Your pulse is pounding, sweat chilled on burning skin that still prickles from the branches and brambles. It was just a few seconds ago, but your head is miles away. Your mind is trying to protect you from the things you’ve seen, from the snarling of dogs and screaming of the victims that were once your friends and comrades-in-arms.
The emergency call. Your downed chopper. The mad dash through the woods.
The old mansion seemed a godsent protection from the hellhounds. But now the door has slammed shut, snapping off the pandemonium behind you as if someone flipped a switch. And you’re starting to wonder if the dogs weren’t preferable. The foyer is empty. Your calls seem sucked away into the void. No help is coming.
All other doors locked, you check the dining hall. A crackling fire in the hearth at the far end adds a random counterpoint to the monotony of an ancient grandfather clock slicing fine the seconds of your life. A knot of anxiety forms in your gut. The house is dead, but you can feel presences all around. You pace down the length of the old mahogany dining table spanning the room, your flak-heavy tread muffled by years of dust covering the marble tiles.
You redouble your cold, clammy grip on your Beretta at the realization that the crackling fire is covering an all too familiar noise: the guttural crunch and squelching of something feeding. It’s just beyond the high-backed chair heading the table.
A pool of steaming red comes into site as you advance. You take a moment to steel your nerve. You swallow the acid scorching its way up your throat. Then you spin past the chair, gun braced, expecting one of those damned dogs.
And what you behold is a sight that has changed video gaming since 1996.
The problem with reviewing a game like Sleeping Dogs is that it tries to recreate the world in miniature, making the review tantamount to the same. It runs, it jumps, it shoots, it races, it gambles, it invests, it investigates, but it is not defined by any one of these things. How do you review something that does a little bit of everything but not enough to be classified by it?
As sarcastically as possible, of course. And with a lot of pigeonholing.
Once, he’d toppled criminal empires with nothing but a gutful of bile and a burning need for vengeance. Fire had coursed through his veins. Time had slowed at his command. Death had poured forth from his hands on artfully rendered spirals.
But he’s older. He’d found love and lost it. Twice. Now he’s just a drunk with a pain pill problem. He can’t move his bowels if he throws them off the roof of his dingy Hoboken tenement.
Through the haze of an eight-year long bender, a thought had bubbled through his curdling brain more times than he could count (if he bothered to give a damn) and more times than he could remember (if he didn’t scorch through neurons like a douchebag through hair gel). He didn’t want to admit it, but he knew why he hadn’t used his trusty nine-millimeter to paint a Cobain rainbow against whatever wall his corpse slid down.
That reason? Sequel.
It took me a while to bolster up my strength to take on the game renowned for an unbelievable amount of difficulty, Dark Souls. After my experience with its challenging predecessor, Demon’s Souls, I was more than hesitant to pick up Bandai’s next installment of the epic saga. I ignored the onset of fear as I stared at the ominous figure on the front of the box just before I started my descent into darkness by purchasing it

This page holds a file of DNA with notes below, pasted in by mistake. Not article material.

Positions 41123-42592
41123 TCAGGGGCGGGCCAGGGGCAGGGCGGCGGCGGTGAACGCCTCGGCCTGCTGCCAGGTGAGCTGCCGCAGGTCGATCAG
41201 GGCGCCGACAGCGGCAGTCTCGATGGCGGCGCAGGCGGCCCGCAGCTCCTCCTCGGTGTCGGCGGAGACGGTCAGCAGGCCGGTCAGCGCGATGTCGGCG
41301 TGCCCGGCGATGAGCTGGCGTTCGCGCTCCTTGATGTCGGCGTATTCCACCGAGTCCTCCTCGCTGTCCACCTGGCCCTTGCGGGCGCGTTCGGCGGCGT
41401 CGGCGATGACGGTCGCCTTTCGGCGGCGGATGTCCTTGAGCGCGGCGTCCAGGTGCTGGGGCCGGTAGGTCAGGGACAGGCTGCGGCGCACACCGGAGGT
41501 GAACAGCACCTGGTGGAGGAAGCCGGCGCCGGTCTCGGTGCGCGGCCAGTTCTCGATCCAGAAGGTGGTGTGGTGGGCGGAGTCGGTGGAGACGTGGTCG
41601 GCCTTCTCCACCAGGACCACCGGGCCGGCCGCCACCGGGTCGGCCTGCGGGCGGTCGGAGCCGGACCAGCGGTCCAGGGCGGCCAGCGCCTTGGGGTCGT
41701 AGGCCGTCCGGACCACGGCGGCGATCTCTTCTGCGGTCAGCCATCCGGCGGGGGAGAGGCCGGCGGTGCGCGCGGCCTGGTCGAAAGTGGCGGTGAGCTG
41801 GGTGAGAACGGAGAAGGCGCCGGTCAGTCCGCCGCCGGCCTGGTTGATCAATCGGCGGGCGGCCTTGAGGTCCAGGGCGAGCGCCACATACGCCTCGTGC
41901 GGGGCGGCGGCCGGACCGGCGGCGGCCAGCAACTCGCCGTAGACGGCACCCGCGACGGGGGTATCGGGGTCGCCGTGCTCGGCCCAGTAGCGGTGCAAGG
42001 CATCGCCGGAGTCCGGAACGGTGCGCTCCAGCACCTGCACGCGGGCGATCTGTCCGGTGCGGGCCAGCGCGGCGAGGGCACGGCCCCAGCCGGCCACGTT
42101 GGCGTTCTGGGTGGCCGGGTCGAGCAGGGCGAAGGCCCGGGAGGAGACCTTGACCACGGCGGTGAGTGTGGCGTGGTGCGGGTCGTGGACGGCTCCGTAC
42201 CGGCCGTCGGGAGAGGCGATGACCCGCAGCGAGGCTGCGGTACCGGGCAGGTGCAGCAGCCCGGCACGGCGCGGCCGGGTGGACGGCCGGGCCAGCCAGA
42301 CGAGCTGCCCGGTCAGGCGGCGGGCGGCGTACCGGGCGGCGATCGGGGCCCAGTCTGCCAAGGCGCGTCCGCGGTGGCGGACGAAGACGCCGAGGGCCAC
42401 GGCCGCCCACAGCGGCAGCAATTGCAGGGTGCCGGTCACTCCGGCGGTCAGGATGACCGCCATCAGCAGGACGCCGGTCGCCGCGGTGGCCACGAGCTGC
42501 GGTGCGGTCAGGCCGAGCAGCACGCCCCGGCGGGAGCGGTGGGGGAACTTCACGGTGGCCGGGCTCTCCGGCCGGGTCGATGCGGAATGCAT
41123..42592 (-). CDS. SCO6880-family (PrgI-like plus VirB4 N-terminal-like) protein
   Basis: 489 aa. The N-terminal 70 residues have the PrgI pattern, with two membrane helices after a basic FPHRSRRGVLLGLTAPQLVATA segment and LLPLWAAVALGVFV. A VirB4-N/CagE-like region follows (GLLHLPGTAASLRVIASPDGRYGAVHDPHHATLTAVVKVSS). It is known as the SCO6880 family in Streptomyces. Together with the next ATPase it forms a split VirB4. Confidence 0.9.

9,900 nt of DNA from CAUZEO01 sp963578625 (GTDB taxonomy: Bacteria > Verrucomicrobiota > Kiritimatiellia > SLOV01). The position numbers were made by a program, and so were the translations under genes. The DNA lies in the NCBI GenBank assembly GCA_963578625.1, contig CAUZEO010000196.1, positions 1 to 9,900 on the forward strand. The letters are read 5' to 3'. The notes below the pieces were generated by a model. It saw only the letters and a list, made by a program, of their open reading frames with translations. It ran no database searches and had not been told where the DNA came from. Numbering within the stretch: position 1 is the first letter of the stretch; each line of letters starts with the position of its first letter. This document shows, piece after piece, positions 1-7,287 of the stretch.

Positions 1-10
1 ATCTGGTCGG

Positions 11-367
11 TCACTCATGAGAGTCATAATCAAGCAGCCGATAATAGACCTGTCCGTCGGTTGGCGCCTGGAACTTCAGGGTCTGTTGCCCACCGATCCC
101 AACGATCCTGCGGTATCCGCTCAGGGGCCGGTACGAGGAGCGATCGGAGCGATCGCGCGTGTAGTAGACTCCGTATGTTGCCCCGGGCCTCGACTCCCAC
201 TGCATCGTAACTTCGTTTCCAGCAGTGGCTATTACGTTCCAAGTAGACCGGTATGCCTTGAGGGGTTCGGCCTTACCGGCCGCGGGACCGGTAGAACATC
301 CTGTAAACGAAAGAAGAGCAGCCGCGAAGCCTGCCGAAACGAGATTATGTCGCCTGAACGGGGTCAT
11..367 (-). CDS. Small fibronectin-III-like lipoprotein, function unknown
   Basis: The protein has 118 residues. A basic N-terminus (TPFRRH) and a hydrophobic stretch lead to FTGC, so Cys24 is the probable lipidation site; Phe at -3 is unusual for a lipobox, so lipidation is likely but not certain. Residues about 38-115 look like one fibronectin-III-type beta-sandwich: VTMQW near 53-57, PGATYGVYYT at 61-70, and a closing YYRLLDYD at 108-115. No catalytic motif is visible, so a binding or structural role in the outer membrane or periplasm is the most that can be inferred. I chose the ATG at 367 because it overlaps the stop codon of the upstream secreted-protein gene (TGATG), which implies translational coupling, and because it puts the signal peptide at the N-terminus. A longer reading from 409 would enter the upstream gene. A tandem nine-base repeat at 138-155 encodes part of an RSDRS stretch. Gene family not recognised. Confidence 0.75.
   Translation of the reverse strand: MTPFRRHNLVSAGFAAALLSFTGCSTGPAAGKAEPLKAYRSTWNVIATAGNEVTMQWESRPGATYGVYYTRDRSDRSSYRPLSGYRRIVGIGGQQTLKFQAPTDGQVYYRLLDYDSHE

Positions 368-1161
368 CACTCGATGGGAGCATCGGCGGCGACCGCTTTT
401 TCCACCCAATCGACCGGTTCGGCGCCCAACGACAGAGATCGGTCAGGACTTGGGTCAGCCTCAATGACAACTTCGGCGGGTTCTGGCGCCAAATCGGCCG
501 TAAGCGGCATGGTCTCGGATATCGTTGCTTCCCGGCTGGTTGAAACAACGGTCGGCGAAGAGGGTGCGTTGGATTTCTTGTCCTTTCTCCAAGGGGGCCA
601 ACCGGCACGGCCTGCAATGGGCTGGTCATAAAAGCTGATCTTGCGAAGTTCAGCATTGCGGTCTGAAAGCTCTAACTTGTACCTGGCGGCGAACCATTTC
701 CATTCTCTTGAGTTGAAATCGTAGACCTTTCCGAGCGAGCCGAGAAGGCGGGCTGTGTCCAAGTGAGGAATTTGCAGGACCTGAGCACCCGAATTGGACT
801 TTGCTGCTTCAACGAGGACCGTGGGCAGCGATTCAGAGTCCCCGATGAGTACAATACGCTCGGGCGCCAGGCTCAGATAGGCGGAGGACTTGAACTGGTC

The Amazing Spider-Man movie was released recently in theaters and left everybody impressed with its brilliant cast and focus on the comic book tale. The movie broke box office records in the process. The video game however, is yet to achieve the same level of success.
The Steam Sale did not evade my attention. I was hunting for some good bargains, but for some reason none of the big titles caught my attention, or my wallet for that matter. Then, I noticed that S.T.A.L.K.E.R.: Call of Pripyat was on Sale, and at a ridiculously low price as well. I was a fan of Shadow of Chernobyl, as well as Clear Sky (until it went missing from my room, with an entire suitcase), so I saw it as a logical next-step to buy the latest title of the series. What is so special about the S.T.A.L.K.E.R. series? For me, it was the freedom. Freedom combined with incredible scenery, strange flora and fauna, and an almost genuine feeling of being an artifact scavenger in a very hostile world. In Shadow of Chernobyl the graphics were not beautiful, yet sufficient. The selection of weapons, especially later on in the game, was rich enough for anybody to find something suiting their style.
After installing Call of Pripyat, and launching it, I was struck by somewhat mediocre looking terrain, so I immediately downloaded the S.T.A.L.K.E.R. Complete Mod. This Mod added a lot of fixes and some additional content, creating much more satisfying gameplay, at least in Shadow of Chernobyl. I was not certain what to expect from Call of Pripyat at the time. What is it, that eventually made me fall into a trance with Call of Pripyat, until I felt I finished the game? Read on.
You played Magicka, or plan on buying it? You want to read up a few useful tips to get your bearings around the game, or to help you with your own gaming methods? Look no further. Magicka might be a colorful and funny game but it is also challenging. As you progress to the final stages of the Campaign you will find the need to be a very skilled wizard. Before you get that far though you must learn a few basics which will help you cope in this strange and dangerous world.